Housetraining Your Dog Without (Too Many) Tears | DogLife360
puppy making a pee on the lawn
Housetraining Your Dog Without (Too Many) Tears

What’s the best method when it comes to the long - and sometimes stressful - process of housetraining? 


First things first, your new puppy is probably going to arrive at his new home completely ignorant of the rules and proper protocol of your house. Your pup just doesn't know the lie of the land yet and is probably quite anxious. In fact, don’t be shocked if one of the first things he does when he arrives is a wee or a poo.


cute new arrival​​​​​​​


He needs plenty of guided opportunities for the behaviour you want to see - and you need to interrupt and redirect any unwanted behaviour.


Dogs develop routines just like people do, and they quickly learn to repeat behaviours that have rewarded them in the past. Give them rewards for going where you want them to go, but no rewards when doing it somewhere else, and they’ll start doing their toilet in the correct places when they know there’s a reward to be had.




Dogs instinctively avoid soiling what they regard as their den, so make your whole house is her den. Start by keeping her contained indoors - or in your direct line of sight – all the time. Limit her free movement around the house at first, but as she gets older you can gradually extend this until the whole house becomes her den. The more at home your pup feels in her space, the more reluctant she'll be to soil it.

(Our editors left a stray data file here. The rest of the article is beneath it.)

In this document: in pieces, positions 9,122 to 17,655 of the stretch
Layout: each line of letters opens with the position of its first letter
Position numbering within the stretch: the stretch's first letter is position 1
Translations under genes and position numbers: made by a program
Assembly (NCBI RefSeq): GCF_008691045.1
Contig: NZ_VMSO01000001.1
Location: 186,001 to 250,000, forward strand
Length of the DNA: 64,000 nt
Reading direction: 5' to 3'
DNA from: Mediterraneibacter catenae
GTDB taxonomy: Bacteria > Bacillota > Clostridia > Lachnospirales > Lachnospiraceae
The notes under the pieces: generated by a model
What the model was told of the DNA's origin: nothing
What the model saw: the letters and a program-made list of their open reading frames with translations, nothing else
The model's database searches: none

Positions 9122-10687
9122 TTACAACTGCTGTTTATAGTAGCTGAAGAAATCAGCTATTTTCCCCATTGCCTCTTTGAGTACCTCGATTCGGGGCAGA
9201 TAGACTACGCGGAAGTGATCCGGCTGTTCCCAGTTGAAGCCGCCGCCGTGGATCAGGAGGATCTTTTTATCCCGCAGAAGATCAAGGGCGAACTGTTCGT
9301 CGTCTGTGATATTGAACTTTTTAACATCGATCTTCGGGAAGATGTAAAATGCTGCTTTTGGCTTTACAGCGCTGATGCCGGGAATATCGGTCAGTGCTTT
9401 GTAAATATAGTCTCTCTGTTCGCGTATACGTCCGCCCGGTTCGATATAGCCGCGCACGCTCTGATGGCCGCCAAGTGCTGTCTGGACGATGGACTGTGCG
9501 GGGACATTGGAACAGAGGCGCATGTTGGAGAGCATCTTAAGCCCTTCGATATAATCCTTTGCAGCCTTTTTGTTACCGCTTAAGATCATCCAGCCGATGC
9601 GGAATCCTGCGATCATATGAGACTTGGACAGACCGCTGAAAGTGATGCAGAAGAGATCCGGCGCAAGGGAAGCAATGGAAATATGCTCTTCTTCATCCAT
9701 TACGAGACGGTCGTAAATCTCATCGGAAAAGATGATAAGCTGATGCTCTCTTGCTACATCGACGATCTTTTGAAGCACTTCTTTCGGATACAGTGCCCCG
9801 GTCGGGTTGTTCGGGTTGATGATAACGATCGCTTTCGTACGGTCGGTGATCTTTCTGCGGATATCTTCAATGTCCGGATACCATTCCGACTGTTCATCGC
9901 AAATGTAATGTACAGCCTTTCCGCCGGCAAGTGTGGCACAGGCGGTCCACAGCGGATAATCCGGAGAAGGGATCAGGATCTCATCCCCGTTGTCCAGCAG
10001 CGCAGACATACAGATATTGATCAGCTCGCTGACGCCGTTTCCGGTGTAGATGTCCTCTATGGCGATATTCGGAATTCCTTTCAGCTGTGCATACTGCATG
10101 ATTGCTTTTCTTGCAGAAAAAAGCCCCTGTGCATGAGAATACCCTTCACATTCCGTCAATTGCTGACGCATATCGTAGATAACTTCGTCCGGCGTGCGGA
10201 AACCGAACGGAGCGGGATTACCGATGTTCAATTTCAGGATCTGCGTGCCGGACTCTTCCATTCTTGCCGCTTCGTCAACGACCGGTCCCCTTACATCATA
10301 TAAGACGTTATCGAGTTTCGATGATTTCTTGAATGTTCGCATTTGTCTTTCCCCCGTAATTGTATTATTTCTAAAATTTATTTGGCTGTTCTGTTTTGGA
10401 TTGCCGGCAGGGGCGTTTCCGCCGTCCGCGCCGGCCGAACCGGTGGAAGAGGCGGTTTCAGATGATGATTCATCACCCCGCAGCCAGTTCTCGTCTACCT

puppy asleep in a box



Toilet area​​​​​​​

You're really teaching your pup two things: where to do her business, and where not to. Depending on what’s available to you in your home set-up, it’s probably preferable to teach your pup to do her business outside. But if you need to teach her to use a wee mat, then always keep the mat in the same place and take her there for each toilet break.


If you're teaching her to go outside, take her to the same spot every time. She'll soon learn that this is her toilet spot, and therefore it's time to do her business whenever you lead her there.


puppy pees in his spot




A reward is always going to register with your pup!


So start your housetraining with praise and a treat every time he gets it right. As he gets older and more used to eliminating in the right place, you can start giving him treats less often. 


But always remember to congratulate him every time!


Training is a process, certainly isn’t linear, and there’ll be speed bumps and wrong turnings along the way. There will be frustrations, but it’s all part of the learning experience, for both of you.



Cue Words

A cue word really works well. Keep it simple, and try to find a word or phrase he won’t hear in normal conversation. He’ll learn that the cue word means it's time to go; and, eventually, you'll be able to ask him to go on command.


Begin the process by saying the phrase just as he is starting to eliminate. (Also, say it gently, so that he doesn't get alarmed and stop!)


Reinforcement is key, so use the cue word / phrase every time he eliminates in the right spot. Use it whenever you see that he’s about to do his business. He’ll soon make the association between the cue and the action, to the point that you can train him to go even when he hasn’t thought of it himself.



Positive Reinforcement